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What Run Oregon is Wearing: Cooling Shirt from Dr. Cool

The Dr. Cool women's long sleeve Cooling Shirt in Black.

You might ask yourself why you would need a cooling shirt in long sleeve; after all, isn't the point of long sleeve shirts to stay warmer? One run wearing a regular long-sleeve shirt in an Oregon downpour with mild temps and you'll know. The primary benefit to wearing a cooling-material shirt is that it only cools down when you get warm. So for those days when it's cold outside and you're not sure how to dress (because you don't want to overheat three miles in), a cooling shirt is the answer. There are a number of brands that offer gear made with cooling materials, and Dr. Cool is a brand we're familiar with because of their line of ice wraps which offer cooling and compression. So of course we wanted to try out their cooling running gear! I checked out the women's long sleeve Cooling Shirt, which is priced at $39.99 and available on the Dr. Cool website and through Amazon.com.

Dr. Cool’s cooling shirt uses technology developed by a New Hampshire-based company named Coolcore. The Coolcore fabric even won an award from the Hohenstein Institute, a research and testing laboratory that specializes in textiles. This German testing laboratory ensures that commercially-available fabrics are free from any harmful substances, perform as advertised, and meet certain international manufacturing standards. Coolcore is free from chemicals, so you can wash and air-dry it like any tech gear, and you won’t have to worry about any treatments irritating your skin or wearing off as time goes by.

The Long Sleeve Cooling Shirt is available for men and women, and is a comfy, basic tech shirt that I’ve worn as both a base layer and on its own. The material itself stays cooler than a non-cooling shirt, so as you warm up, you can actually start to feel the redistribution of warmth. I noticed that the areas where my reflective vest rested on the shirt did not get warmer than the rest of my back and chest, as can happen. The women’s version has a slightly flared cut at the hips, and nice long sleeves. I wore a size Large and it was very comfy; the website says sizing is on the large size, so if you’re in-between sizes I suggest sizing down for a more fitted look or sticking with your usual size if you like your running tops a little looser.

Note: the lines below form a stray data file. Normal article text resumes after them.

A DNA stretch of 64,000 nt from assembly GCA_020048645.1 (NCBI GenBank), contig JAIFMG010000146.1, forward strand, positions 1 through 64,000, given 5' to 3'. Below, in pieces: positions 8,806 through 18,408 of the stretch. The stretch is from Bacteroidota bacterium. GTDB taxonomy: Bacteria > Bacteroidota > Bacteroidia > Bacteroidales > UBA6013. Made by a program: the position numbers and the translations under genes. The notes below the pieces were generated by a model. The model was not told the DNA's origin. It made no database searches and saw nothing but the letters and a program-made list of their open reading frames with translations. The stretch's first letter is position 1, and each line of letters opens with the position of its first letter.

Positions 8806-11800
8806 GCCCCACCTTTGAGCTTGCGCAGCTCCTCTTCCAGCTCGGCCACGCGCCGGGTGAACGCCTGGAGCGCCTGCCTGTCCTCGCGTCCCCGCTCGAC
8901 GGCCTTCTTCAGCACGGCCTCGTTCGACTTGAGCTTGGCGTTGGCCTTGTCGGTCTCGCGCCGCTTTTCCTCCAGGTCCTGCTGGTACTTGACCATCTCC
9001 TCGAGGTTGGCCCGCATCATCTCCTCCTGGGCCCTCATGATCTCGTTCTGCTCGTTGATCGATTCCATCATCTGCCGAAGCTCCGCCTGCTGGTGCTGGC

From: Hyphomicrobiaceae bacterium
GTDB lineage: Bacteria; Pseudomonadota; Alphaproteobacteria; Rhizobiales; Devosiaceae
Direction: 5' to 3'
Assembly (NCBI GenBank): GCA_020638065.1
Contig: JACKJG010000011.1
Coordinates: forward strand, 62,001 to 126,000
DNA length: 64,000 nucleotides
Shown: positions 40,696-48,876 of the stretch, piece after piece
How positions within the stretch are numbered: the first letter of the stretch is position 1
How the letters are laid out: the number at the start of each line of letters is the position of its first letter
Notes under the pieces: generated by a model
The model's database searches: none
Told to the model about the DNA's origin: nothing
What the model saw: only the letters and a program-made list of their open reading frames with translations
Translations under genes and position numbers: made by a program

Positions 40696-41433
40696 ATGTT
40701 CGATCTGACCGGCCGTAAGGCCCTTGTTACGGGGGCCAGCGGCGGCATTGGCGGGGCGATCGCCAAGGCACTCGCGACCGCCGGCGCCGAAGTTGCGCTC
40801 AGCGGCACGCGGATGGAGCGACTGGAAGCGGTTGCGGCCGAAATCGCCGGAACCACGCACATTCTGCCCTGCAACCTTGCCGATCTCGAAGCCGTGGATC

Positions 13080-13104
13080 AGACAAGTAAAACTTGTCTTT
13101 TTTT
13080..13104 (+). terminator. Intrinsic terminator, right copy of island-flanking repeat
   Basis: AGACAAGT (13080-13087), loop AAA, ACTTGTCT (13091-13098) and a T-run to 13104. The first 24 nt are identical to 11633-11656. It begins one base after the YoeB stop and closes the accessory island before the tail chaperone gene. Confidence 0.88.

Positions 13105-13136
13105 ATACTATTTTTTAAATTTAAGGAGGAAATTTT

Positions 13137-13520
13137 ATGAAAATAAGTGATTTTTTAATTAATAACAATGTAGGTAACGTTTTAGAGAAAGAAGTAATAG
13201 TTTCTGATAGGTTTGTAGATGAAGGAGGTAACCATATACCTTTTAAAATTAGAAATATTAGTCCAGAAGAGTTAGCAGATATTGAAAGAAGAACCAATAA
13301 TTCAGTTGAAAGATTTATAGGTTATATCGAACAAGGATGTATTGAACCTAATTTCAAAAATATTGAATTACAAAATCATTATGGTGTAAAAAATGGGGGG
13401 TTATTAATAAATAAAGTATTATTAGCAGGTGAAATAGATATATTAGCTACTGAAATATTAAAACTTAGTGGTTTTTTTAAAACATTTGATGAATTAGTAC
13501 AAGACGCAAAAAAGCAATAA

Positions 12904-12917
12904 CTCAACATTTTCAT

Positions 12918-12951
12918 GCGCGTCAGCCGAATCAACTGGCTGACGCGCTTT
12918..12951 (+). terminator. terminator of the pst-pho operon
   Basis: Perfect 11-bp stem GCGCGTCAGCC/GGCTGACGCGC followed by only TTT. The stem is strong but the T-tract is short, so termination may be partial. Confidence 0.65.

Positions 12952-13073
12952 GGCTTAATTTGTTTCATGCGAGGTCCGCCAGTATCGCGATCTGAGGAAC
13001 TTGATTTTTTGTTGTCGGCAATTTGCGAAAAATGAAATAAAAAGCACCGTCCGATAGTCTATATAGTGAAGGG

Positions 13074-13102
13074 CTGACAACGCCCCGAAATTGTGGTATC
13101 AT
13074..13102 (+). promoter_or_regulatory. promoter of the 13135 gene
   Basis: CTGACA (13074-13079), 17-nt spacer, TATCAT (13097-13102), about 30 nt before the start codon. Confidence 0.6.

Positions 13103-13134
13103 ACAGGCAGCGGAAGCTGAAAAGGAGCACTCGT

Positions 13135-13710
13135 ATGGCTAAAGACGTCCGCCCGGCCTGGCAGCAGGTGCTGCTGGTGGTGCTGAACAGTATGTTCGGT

The women’s shirt is available online for $39.99 in three colors: black, “diva blue” which is a bright sky blue, and “fuschia” which is bright pink. The men’s shirt comes in white, black, and blue, which is a nice middle-of-the-road true blue.

Ladies, if short-sleeve or tank tops are more your style, these shirts would be really nice to have for indoor and summer workouts. The women’s styles include a wide-strap tank for $35 (on sale now for $24.99), a racerback tank for $19.99, and short sleeve shirts for $14.99 (with logo and text) to $38. There’s even a polo shirt for $42.50 which is currently on sale for $32.99.

Men’s styles include a polo, short sleeve, and quarter-zip, priced between $14.99 for the logo t-shirts to $64.99 for the quarter-zip.

Run Oregon occasionally receives gear to test. Please read our transparancy page for info on how we do our reviews.

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About Kelly Barten (627 Articles)
I started the Run Oregon blog in February 2007, because I felt like running in Oregon and SW Washington deserved more positive coverage. I also wanted to level the playing field so that small, non-profit races could compete with big events; and to support LOCAL race organizers. I'm a Creighton Bluejay (undergrad) and an Oregon Duck (Sports Marketing MBA), and I live in Tigard with my husband and two kids. My "real job" is working for an incredibly awesome math textbook company doing marketing and production.

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